How to Make a Homemade Volcano Project

A homemade volcano is an essential project for any science fair and it’s a fun and educational project to do at home too. Using baking soda and vinegar, homemade volcanoes demonstrate a simple acid and base reaction. Making an exploding volcano always attracts excitement and attention and your kid will be super proud that their dad helped them build it. If you have a few weeks to plan or only a day and a half, this plaster volcano will be ready in time to rock the science fair.

Homemade volcanoes can be made from all types of common household materials. Leave the dough and paper mache volcanoes to the ladies; plaster is the choice of men and macho dads. Plaster of Paris sets in 20 to 30 minutes and is used by professional sculptors, artists, and set designers.

For awesome gooey lava you will need:
Two tablespoons of baking soda
One cup of white vinegar
One quarter sized squirt of dish liquid
Warm water
Five to ten drops of yellow and red food coloring

To construct the volcano you will need:
One square or rectangular cardboard box or one disposable baking pan
Crumpled newspaper
Paper towels in strips
One empty soda bottle
Masking tape
Plaster of Paris (retails for $5 a bucket)
Acrylic paint in red, brown and green (spray paint can also be used)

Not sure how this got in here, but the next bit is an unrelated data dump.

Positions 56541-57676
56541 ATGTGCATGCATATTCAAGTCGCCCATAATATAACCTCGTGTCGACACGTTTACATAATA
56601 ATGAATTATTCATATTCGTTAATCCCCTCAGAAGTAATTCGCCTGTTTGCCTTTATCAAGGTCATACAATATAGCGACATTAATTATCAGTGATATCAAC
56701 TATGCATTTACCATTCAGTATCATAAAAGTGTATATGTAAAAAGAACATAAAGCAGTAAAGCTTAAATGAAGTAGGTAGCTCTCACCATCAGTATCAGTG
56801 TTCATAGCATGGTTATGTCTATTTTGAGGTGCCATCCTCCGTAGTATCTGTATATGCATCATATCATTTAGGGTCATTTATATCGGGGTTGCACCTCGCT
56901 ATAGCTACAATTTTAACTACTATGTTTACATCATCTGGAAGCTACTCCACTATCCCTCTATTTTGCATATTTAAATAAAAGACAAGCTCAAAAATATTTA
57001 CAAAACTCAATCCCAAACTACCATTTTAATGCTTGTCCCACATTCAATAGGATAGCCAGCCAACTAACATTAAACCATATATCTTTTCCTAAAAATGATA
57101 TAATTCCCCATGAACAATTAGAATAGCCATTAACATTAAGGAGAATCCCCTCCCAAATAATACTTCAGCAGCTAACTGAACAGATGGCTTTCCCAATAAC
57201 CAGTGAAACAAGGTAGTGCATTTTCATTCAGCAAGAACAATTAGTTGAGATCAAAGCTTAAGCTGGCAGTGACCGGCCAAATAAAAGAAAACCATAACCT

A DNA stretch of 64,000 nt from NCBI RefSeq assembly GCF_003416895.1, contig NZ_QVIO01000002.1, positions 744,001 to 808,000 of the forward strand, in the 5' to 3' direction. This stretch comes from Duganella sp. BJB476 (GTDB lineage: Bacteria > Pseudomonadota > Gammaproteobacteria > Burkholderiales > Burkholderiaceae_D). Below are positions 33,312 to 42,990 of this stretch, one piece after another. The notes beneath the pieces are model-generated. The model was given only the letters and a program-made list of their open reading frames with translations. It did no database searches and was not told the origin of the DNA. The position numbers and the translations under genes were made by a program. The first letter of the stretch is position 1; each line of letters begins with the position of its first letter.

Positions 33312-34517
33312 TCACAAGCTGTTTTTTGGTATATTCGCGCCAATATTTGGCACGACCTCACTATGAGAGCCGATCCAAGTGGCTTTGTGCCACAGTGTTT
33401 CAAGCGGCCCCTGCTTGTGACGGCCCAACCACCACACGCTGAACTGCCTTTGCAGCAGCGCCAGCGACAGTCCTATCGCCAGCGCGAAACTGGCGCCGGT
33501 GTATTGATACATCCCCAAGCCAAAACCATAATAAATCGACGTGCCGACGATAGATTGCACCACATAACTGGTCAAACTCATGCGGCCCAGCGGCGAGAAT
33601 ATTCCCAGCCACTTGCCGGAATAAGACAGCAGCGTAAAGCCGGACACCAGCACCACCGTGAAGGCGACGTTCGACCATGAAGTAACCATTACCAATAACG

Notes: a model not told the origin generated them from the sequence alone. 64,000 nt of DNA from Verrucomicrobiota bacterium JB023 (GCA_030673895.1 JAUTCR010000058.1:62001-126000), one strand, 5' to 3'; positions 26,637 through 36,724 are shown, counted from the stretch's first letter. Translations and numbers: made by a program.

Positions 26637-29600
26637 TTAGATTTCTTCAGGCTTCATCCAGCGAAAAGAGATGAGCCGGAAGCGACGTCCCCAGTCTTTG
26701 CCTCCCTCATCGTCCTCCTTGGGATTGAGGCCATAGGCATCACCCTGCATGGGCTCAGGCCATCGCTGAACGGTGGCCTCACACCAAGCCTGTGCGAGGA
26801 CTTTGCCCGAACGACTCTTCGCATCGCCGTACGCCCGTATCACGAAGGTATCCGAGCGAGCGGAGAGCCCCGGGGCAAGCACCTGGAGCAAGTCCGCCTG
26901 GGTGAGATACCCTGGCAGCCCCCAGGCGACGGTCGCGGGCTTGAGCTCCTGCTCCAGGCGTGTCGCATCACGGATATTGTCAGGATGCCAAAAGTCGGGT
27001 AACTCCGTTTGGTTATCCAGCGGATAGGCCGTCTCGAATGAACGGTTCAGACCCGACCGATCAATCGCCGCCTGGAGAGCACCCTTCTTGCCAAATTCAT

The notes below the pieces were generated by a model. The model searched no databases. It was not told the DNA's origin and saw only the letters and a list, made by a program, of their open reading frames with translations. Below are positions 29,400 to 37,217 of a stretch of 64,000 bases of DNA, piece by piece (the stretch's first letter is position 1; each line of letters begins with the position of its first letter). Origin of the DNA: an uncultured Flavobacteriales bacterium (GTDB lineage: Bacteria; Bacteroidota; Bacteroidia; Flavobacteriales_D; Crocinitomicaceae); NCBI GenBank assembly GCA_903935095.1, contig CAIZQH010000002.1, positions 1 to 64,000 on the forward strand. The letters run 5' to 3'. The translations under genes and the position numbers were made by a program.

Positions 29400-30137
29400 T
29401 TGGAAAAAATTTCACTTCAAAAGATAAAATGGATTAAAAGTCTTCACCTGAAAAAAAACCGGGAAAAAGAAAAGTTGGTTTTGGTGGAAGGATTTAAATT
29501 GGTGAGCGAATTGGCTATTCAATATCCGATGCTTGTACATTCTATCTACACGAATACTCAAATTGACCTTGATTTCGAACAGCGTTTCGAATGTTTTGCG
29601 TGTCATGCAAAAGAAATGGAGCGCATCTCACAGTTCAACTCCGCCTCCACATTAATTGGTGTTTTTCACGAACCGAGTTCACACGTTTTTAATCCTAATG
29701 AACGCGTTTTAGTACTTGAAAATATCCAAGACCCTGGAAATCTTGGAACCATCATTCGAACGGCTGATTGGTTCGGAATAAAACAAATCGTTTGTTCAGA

Paint brushes

Building the Volcano:
Together with your child, place the empty bottle in the middle of the tray and tape in place. Pile crumpled newspaper around the base of the bottle to establish a mountain shape. Use masking tape and strips of cardboard to hold the newspaper shape in place. Next, apply plaster of Paris to the strips of paper towel and drape over the structure. If necessary, trim the ends around the opening of the bottle. Ridges and structural features can be added with plaster or by shaping the newspaper substructure. Plaster of Paris will harden in about half an hour. While the volcano is drying, clean up the workspace, store any left over plaster, and set up the acrylic paints.

Decorating the Volcano:
Here’s the fun part where everyone gets to be creative. The majority of the volcano will probably be brown with red around the volcano opening and green around the edges of the tray. For a hint of realism, miniature Lego people or trees can be added to the landscape.

Detonating the Volcano:
Once the work is done, it’s time watch the volcano explode. Add dish liquid and food coloring to the plastic soda bottle and fill with warm water. Carefully add two tablespoons of baking soda and pour in the vinegar. As the baking soda neutralizes the vinegar, a reaction occurs that makes the lava erupt. Continue adding volcano until all the baking soda is used up. For extra credit, kids can learn about the chemical reaction that is taking place. When the sodium bicarbonate in baking soda reacts with the acetic acid in vinegar, a new salt called sodium acetate is produced. However, this is not responsible for the violent eruption. When the reaction occurs, anther compound called carbonic acid (carbonation) is formed. Carbonic acid or H2CO3 rapidly breaks down (goes flat) and turns into water H2O and carbon dioxide CO2.

Clean Up:
Use caution when cleaning up and handling food coloring as it stains clothing and surfaces. To make clean up easy, bring along a sponge and extra paper towels. Plaster volcanoes can be wiped down and reused, so you can test it out the night before and bring it home after the science fair.

Don’t forget to bring the camera so you have photos to remember the fun moment.